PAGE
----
Why does my dog sit on me? It can be flattering when your furry friend runs to you every single time you sit down, but, in certain situations, sitting on you can be inappropriate, or down right annoying.
If you wonder why your dog is always trying to sit on you, you are certainly not alone. Many dog owners find that their dog frequently tries to sit on them. And while this overly affectionate behavior was charming as a puppy, it can be a hassle as the dog becomes a fully-grown adult.
To help you understand why your dog is sitting on you and seems overly clingy, we will go over some of the most common explanations for the behavior. We will also explain what you can do to reduce the frequency of this behavior, which can be helpful if your dog constantly trying to sit on you is becoming a problem.
The Main Reasons Why Dogs Sit on Their Owners
Once you understand the underlying motivations behind your dog’s behavior, you will better understand how you can discourage it from happening in situations where it is inappropriate.
To help you narrow down the root cause of the behavior, here are some of the main reasons why dogs choose to sit on their owners. We also provide tips to discourage the behavior.
Sitting on You to Spread Scent
Dogs can be extremely territorial, especially if the dog is a male that has not been neutered. One of the ways dogs mark their perceived territory is by spreading their scent in that location.
If your dog in particularly affectionate toward a particular person in your household, you may notice that the dog rubs its body on that person often. Dogs do this as a way of spreading their scent onto that person. You may also notice that any dog that exhibits this behavior will also rub its body on furniture regularly used by the person, such as a spot on the sofa where the person tends to sit or on that person’s bed.
In most cases, you can tell if spreading their scent is the dog’s motivation for sitting on a person because the behavior will follow a particular pattern. If, for example, your dog is more eager to sit on someone after you have had guests in the house, including those with contact with another dog, it could be a sign that your dog is attempting to use its scent to mark the person as its territory.
What Can You Do if You Suspect Your Dog is Sitting on You to Mark its Scent?
While it is not necessarily a bad thing that your dog wants to mark its scent on you, territorial behavior can lead to increased levels of aggression, so you may want to discourage the behavior if it starts to become intense.
You can also reassure your dog with affection, so that it does not have to worry about losing you. Every person in your household should spend time playing with the dog, as this will help the dog feel valued and like it does not have to mark members of the family as its territory.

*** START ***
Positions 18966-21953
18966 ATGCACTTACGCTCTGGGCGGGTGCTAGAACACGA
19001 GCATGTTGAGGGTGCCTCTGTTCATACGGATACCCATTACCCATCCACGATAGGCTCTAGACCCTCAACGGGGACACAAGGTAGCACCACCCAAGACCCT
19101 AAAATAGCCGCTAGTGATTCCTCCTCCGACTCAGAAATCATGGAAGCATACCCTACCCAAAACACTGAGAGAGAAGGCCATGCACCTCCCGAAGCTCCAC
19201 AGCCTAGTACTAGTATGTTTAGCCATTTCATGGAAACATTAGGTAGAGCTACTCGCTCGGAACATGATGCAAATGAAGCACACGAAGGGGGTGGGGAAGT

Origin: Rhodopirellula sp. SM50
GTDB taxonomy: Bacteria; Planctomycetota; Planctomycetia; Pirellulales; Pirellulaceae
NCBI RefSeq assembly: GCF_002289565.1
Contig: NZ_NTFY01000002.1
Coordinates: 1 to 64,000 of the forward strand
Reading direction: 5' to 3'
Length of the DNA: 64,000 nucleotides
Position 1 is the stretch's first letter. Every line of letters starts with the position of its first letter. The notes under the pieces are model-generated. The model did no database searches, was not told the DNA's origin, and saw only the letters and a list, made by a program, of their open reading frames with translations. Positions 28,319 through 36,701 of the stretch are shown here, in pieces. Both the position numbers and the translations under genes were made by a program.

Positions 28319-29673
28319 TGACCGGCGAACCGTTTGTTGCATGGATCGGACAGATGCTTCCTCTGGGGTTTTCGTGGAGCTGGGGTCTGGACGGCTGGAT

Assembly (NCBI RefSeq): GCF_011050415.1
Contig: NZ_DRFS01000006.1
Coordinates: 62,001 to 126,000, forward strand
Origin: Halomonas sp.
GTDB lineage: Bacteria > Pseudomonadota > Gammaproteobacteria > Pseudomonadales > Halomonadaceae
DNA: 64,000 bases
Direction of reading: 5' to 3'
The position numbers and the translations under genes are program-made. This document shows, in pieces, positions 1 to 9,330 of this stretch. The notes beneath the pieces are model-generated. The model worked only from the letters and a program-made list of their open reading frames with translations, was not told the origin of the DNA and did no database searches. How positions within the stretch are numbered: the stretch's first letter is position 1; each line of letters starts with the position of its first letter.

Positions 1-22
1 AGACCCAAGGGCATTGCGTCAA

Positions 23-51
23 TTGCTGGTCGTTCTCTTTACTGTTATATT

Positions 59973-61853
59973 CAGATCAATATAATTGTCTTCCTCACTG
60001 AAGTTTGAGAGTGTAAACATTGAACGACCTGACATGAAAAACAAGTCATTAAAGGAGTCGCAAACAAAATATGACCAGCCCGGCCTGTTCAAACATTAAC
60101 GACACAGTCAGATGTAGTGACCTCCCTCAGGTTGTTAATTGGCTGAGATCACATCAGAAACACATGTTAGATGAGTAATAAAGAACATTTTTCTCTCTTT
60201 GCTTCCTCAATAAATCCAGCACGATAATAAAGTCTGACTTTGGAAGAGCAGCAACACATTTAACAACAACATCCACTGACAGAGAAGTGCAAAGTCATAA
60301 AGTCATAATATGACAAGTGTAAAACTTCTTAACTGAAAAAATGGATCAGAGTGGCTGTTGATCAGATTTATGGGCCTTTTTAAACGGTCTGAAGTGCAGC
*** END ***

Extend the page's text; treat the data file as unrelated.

If the territorial behavior is becoming overly aggressive and you worry it will lead to more serious issues, you may consider having your dog neutered. The resulting reduction in testosterone levels can help to curb the territorial instinct and make your dog less defensive about its perceived domain.
If your dog has gone from sitting on you and rubbing its body on you to marking its territory with urine, the behavior is a display of territorial dominance. Discuss this with a veterinarian or professional dog trainer.
Certain dog breeds were selectively bred to exhibit affection, which is why you might notice that certain types of dogs are far more likely to snuggle up to their owners than others.
For example, some toy breeds, like the chihuahua, bichon frise, Shih Tzu, and Maltese, were selectively bred to act as lapdogs, meaning they have an instinctual desire to be close to their owners. Unsurprisingly, these dog breeds tend to sit on their owners far more frequently than the more independent breeds, like Rottweilers, Bloodhounds, and Irish Wolfhounds.
While it makes sense that toy dogs display plenty of affection and seem to enjoy sitting in the laps of their owners, you might be surprised to learn that even some of the larger breeds, like the Great Dane and English Mastiff, are also known to enjoy cuddling beside and on top of their owners. This tendency why some of these larger breeds have a reputation for being gentle giants.
What Can You Do to Avoid and Prevent This Behavior?
Unfortunately, it can be difficult to correct breed-specific personality traits. If you own an affectionate breed and having it sit on you or in your lap is not a problem, there is nothing wrong with allowing the behavior. On the other hand, if it is becoming a problem, you can correct this with training and conditioning.
Essentially, you will want to use classic dog training techniques to reward the dog when it chooses to NOT sit on you. Eventually, the dog will learn that sitting beside you, rather than on you, is the best way to earn praise and treats.
If you want to buy or adopt a new dog, and you do not want a dog that will sit on you often, you may want to research the behavioral tendencies of every breed you are interested in. This preparation is good practice whenever you are thinking about bringing a new dog into your family. Far too many people select dogs strictly based on the look of a breed rather than the non-physical traits of that breed, like its independence level, demeanor, and other traits.
In some cases, a dog might regularly sit on its owner is that they crave some attention. Dogs are social creatures, which is especially true for certain breeds.